The Expendables 3
Lionsgate Home Entertainment // PG-13 // $39.99 // November 25, 2014
Review by William Harrison | posted November 15, 2014
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I am a fan of Sylvester Stallone and the first two Expendables films. They are enjoyable, old school, no frills action movies with a heavy dose of nostalgia courtesy of the weary warrior cast. This third part ups the action and adds a number of new VHS heroes to the mix, but something is definitely missing. I am tempted to blame the PG-13 rating but that is too convenient. The problem lies in the story, which heavily focuses on new, younger Expendables recruits; Patrick Hughes' uninspired direction; and an overreliance on digital effects. The Expendables 3 is more of the same but easier to ignore, thanks to a generic plot and uninspired action sequences. Only Mel Gibson comes out ahead, and the beleaguered actor clearly enjoyed hamming it up here as an international arms dealer.

It is about time an Expendables movie had a rouge founding member of the mercenary team as its villain. That man is the ridiculously named Conrad Stonebanks (Gibson), who left the Expendables for greener, more lucrative and illegal pastures. Stonebanks is now an international arms dealer and the target of a CIA-backed mission led by Barney Ross (Stallone), Lee Christmas (Jason Statham), Gunner Jensen (Dolph Lundren), Toll Road (Randy Couture), Caesar (Terry Crews) and the newly rehired Doctor Death (Wesley Snipes). Things go badly off course during the African mission, and Stonebanks gravely wounds Caesar. Fearing for his aging comrades, Barney disbands the Expendables and recruits some fresh faces, including Smilee (Kellan Lutz), Luna (Ronda Rousey), Thorn (Glen Powell) and Mars (Victor Ortiz), to take down Stonebanks. Also helping out are annoyed CIA handler Drummer (Harrison Ford), ex-mercenary Bonaparte (Kelsey Grammer) and delirious sharpshooter Galgo (Antonio Banderas).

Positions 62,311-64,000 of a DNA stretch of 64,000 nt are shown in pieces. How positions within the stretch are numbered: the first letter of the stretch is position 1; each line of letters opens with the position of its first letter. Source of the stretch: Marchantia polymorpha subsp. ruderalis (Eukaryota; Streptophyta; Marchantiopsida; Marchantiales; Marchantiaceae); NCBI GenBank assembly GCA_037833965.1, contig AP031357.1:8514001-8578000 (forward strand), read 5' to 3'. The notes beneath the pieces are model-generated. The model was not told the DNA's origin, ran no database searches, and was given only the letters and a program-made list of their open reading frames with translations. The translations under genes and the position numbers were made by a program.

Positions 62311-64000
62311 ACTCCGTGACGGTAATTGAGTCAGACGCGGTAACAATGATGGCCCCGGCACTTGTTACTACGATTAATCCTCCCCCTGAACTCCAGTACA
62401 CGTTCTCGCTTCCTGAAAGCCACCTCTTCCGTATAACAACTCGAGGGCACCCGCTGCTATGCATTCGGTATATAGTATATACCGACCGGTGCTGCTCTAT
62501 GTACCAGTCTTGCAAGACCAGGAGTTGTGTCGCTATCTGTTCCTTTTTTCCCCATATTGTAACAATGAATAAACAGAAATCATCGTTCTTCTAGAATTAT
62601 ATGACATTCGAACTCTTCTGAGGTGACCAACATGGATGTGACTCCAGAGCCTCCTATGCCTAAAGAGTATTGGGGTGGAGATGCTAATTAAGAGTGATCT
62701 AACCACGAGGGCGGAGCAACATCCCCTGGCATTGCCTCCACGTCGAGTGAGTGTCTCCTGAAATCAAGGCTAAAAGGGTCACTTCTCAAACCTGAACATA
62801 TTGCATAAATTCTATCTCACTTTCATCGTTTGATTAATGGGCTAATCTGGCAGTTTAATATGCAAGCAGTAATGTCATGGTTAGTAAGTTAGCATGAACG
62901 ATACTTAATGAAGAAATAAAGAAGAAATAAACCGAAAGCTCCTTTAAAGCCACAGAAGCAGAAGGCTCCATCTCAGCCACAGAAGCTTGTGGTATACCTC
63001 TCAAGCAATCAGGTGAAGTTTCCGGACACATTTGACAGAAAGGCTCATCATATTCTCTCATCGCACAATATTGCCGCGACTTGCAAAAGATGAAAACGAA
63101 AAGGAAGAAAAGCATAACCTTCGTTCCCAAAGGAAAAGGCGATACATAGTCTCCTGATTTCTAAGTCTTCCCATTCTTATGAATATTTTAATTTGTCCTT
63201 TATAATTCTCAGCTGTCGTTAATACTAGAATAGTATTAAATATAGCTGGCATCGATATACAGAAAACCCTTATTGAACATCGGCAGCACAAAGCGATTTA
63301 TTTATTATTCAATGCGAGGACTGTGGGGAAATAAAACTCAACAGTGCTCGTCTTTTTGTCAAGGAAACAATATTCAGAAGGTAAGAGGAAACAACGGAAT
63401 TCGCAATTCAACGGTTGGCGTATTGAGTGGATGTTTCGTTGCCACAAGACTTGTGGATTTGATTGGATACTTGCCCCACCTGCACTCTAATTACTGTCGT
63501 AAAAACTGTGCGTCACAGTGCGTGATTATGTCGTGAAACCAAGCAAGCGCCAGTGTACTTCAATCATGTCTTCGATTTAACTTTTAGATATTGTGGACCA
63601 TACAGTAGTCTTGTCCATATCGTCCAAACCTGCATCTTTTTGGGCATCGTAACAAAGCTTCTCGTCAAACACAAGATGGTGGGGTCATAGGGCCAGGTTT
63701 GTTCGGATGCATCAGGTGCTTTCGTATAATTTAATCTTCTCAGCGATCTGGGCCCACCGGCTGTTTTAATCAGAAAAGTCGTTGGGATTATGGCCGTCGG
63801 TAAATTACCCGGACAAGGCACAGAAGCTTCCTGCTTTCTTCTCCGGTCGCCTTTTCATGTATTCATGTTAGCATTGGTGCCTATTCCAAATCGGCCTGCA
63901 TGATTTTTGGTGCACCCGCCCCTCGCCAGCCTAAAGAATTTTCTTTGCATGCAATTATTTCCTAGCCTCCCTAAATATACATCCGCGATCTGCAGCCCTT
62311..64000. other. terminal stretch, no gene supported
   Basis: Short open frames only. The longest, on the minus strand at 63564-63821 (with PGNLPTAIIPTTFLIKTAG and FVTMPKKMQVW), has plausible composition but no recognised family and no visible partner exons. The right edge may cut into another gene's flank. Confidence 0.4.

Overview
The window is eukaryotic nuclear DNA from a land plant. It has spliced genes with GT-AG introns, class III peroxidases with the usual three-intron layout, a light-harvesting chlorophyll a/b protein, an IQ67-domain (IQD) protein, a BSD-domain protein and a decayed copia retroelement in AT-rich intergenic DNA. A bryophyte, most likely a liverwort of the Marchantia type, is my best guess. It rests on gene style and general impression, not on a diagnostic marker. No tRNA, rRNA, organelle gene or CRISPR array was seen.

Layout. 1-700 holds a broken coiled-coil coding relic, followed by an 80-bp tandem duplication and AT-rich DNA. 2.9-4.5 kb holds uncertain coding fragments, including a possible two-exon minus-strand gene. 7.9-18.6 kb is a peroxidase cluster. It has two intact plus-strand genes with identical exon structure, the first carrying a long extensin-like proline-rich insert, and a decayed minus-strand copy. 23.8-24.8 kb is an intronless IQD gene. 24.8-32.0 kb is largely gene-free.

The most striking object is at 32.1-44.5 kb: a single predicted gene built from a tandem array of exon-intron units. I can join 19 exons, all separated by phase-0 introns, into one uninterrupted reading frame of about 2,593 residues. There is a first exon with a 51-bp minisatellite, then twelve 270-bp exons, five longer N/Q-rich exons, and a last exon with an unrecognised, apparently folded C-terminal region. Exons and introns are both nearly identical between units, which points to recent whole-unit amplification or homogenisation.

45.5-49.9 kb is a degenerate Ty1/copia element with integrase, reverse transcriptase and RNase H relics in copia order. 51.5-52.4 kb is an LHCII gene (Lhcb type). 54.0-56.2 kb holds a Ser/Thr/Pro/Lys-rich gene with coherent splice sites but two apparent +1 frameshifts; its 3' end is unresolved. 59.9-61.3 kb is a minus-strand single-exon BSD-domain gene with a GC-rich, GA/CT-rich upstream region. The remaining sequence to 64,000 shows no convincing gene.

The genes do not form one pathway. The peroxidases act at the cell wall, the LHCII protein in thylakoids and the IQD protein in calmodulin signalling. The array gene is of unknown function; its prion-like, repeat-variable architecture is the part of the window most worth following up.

The first problem here is probably evident in the expansive cast list: The Expendables 3 spends a whole lot of time not focusing on the core members. There is absolutely nothing memorable about the new recruits, and each seems pulled out of an inferior, generic action series. The movie flirts with making Barney a grouchy (grand)father figure of sorts, but he never makes a connection with the newbies. They may as well be background bit players, which is a problem since they get kidnapped by Stonebanks. Barney feels obligated to go after his team, but I did not really care if they got rescued. Fortunately, Gibson acts to the rafters, spitting out barbs to and about Barney and his seemingly misplaced loyalties. If anything, The Expendables 3 reminded me how much I have missed Gibson on screen of late. Come back, you crazy, flawed bastard!